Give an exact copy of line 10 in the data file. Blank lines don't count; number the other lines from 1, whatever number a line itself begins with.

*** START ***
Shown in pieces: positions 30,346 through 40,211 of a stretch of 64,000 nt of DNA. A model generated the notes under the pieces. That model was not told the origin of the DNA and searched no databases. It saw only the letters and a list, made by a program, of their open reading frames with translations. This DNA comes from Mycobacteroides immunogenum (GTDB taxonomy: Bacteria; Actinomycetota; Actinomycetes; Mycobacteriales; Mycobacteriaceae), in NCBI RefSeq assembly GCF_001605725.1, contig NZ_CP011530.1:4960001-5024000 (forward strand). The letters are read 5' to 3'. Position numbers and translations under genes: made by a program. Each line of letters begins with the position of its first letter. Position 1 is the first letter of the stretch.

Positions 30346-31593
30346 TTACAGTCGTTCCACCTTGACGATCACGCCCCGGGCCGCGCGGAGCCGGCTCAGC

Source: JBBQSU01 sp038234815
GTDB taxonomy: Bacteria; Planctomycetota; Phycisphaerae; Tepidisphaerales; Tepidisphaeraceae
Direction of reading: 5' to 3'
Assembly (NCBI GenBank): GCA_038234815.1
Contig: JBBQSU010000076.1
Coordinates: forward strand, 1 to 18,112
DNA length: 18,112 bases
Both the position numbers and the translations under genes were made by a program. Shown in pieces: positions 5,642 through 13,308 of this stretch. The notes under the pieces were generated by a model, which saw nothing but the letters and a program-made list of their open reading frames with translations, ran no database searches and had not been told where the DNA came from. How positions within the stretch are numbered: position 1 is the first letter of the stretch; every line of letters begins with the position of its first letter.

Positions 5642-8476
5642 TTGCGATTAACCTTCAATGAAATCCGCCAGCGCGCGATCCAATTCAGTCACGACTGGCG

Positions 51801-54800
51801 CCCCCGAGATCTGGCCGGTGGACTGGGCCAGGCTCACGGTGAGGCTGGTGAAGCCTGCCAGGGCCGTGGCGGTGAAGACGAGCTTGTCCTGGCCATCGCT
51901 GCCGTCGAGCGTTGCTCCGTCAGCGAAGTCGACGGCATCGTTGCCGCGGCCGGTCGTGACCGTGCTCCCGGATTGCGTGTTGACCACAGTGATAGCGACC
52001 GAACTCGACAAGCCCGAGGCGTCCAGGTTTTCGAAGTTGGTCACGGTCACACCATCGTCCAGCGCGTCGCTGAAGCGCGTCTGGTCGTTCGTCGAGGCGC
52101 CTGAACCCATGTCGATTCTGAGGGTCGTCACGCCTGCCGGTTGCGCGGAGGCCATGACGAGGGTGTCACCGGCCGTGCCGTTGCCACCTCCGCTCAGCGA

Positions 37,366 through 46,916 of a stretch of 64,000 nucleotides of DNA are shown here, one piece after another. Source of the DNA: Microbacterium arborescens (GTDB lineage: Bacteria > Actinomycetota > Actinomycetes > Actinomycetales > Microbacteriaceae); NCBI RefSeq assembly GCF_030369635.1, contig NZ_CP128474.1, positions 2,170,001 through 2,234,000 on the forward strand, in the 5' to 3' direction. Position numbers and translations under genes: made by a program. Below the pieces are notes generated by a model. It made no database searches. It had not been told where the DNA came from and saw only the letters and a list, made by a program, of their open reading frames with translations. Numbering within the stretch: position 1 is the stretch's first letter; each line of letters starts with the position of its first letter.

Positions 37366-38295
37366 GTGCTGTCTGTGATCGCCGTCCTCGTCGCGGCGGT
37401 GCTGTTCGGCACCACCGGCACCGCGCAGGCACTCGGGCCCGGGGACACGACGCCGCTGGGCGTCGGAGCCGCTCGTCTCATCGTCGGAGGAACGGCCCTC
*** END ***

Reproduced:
DNA length: 18,112 bases